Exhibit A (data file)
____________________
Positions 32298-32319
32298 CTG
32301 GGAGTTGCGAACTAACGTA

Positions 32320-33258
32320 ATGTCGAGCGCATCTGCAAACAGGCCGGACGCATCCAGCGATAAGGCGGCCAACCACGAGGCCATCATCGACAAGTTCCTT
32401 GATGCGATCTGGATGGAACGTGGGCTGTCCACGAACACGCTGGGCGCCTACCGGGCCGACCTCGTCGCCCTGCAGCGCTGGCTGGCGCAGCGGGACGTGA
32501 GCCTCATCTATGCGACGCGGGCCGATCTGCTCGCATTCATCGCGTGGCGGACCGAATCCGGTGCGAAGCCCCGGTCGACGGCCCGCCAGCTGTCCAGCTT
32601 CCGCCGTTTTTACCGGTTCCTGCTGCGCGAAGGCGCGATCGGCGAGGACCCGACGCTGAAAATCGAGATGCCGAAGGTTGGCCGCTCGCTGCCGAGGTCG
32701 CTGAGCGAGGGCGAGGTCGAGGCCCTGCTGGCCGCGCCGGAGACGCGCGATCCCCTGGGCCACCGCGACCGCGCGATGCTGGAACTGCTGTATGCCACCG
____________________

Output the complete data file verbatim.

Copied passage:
Positions 32298-32319
32298 CTG
32301 GGAGTTGCGAACTAACGTA

Positions 32320-33258
32320 ATGTCGAGCGCATCTGCAAACAGGCCGGACGCATCCAGCGATAAGGCGGCCAACCACGAGGCCATCATCGACAAGTTCCTT
32401 GATGCGATCTGGATGGAACGTGGGCTGTCCACGAACACGCTGGGCGCCTACCGGGCCGACCTCGTCGCCCTGCAGCGCTGGCTGGCGCAGCGGGACGTGA
32501 GCCTCATCTATGCGACGCGGGCCGATCTGCTCGCATTCATCGCGTGGCGGACCGAATCCGGTGCGAAGCCCCGGTCGACGGCCCGCCAGCTGTCCAGCTT
32601 CCGCCGTTTTTACCGGTTCCTGCTGCGCGAAGGCGCGATCGGCGAGGACCCGACGCTGAAAATCGAGATGCCGAAGGTTGGCCGCTCGCTGCCGAGGTCG
32701 CTGAGCGAGGGCGAGGTCGAGGCCCTGCTGGCCGCGCCGGAGACGCGCGATCCCCTGGGCCACCGCGACCGCGCGATGCTGGAACTGCTGTATGCCACCG